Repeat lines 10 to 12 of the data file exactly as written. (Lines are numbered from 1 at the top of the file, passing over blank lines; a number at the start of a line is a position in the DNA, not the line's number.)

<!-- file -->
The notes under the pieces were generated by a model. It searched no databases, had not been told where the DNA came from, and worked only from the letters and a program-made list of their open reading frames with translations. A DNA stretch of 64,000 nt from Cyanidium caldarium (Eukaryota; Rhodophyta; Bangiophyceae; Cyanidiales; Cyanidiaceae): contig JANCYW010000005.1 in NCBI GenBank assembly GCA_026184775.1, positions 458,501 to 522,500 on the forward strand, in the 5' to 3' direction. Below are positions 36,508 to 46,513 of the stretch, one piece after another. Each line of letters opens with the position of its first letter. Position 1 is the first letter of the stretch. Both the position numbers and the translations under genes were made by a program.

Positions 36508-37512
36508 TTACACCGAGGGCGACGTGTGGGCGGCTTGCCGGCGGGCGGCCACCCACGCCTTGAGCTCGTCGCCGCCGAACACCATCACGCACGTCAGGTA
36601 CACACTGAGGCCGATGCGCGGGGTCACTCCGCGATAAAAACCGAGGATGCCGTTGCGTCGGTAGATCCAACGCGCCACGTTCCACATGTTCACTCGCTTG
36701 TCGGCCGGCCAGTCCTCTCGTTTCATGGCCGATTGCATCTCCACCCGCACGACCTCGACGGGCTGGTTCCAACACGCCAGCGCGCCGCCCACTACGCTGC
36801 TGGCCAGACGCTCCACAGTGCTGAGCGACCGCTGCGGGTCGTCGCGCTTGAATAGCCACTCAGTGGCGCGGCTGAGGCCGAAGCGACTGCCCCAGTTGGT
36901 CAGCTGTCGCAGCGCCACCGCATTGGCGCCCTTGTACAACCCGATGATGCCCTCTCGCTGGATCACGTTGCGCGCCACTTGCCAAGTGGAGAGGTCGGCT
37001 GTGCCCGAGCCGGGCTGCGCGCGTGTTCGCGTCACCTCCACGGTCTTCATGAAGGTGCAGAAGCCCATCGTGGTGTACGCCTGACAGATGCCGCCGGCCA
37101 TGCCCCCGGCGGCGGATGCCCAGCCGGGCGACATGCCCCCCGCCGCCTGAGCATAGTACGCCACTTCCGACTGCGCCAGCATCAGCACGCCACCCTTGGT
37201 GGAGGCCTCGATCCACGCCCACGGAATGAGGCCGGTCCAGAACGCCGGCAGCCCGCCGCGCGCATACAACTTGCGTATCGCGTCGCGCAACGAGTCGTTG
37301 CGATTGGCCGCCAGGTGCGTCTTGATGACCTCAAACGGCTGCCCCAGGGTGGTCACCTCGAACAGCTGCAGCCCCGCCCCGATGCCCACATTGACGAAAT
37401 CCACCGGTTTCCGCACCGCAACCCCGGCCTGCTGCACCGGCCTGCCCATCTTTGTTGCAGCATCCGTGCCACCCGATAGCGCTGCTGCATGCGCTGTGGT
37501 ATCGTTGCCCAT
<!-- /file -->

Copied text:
37201 GGAGGCCTCGATCCACGCCCACGGAATGAGGCCGGTCCAGAACGCCGGCAGCCCGCCGCGCGCATACAACTTGCGTATCGCGTCGCGCAACGAGTCGTTG
37301 CGATTGGCCGCCAGGTGCGTCTTGATGACCTCAAACGGCTGCCCCAGGGTGGTCACCTCGAACAGCTGCAGCCCCGCCCCGATGCCCACATTGACGAAAT
37401 CCACCGGTTTCCGCACCGCAACCCCGGCCTGCTGCACCGGCCTGCCCATCTTTGTTGCAGCATCCGTGCCACCCGATAGCGCTGCTGCATGCGCTGTGGT